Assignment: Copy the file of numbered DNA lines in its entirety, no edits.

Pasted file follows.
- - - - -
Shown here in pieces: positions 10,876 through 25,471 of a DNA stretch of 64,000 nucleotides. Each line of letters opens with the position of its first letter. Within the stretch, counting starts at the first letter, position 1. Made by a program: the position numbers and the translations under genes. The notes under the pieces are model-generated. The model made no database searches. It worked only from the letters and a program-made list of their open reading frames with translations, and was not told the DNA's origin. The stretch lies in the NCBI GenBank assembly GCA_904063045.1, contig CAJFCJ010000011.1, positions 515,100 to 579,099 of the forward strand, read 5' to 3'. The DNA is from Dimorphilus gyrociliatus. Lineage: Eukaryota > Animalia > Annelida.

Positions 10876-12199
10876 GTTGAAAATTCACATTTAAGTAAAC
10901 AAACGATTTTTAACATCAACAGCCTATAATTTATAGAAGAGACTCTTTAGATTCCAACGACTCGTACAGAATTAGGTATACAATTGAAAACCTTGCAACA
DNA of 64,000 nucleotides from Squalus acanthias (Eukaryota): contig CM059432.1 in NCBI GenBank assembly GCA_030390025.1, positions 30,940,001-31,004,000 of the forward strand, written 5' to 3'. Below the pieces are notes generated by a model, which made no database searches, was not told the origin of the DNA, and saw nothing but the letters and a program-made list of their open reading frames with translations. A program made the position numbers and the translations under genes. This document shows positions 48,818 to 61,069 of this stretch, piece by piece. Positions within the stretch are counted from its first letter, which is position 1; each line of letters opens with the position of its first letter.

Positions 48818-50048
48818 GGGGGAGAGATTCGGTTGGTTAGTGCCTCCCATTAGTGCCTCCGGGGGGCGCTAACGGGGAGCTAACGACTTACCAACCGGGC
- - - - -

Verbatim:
Shown here in pieces: positions 10,876 through 25,471 of a DNA stretch of 64,000 nucleotides. Each line of letters opens with the position of its first letter. Within the stretch, counting starts at the first letter, position 1. Made by a program: the position numbers and the translations under genes. The notes under the pieces are model-generated. The model made no database searches. It worked only from the letters and a program-made list of their open reading frames with translations, and was not told the DNA's origin. The stretch lies in the NCBI GenBank assembly GCA_904063045.1, contig CAJFCJ010000011.1, positions 515,100 to 579,099 of the forward strand, read 5' to 3'. The DNA is from Dimorphilus gyrociliatus. Lineage: Eukaryota > Animalia > Annelida.

Positions 10876-12199
10876 GTTGAAAATTCACATTTAAGTAAAC
10901 AAACGATTTTTAACATCAACAGCCTATAATTTATAGAAGAGACTCTTTAGATTCCAACGACTCGTACAGAATTAGGTATACAATTGAAAACCTTGCAACA
DNA of 64,000 nucleotides from Squalus acanthias (Eukaryota): contig CM059432.1 in NCBI GenBank assembly GCA_030390025.1, positions 30,940,001-31,004,000 of the forward strand, written 5' to 3'. Below the pieces are notes generated by a model, which made no database searches, was not told the origin of the DNA, and saw nothing but the letters and a program-made list of their open reading frames with translations. A program made the position numbers and the translations under genes. This document shows positions 48,818 to 61,069 of this stretch, piece by piece. Positions within the stretch are counted from its first letter, which is position 1; each line of letters opens with the position of its first letter.

Positions 48818-50048
48818 GGGGGAGAGATTCGGTTGGTTAGTGCCTCCCATTAGTGCCTCCGGGGGGCGCTAACGGGGAGCTAACGACTTACCAACCGGGC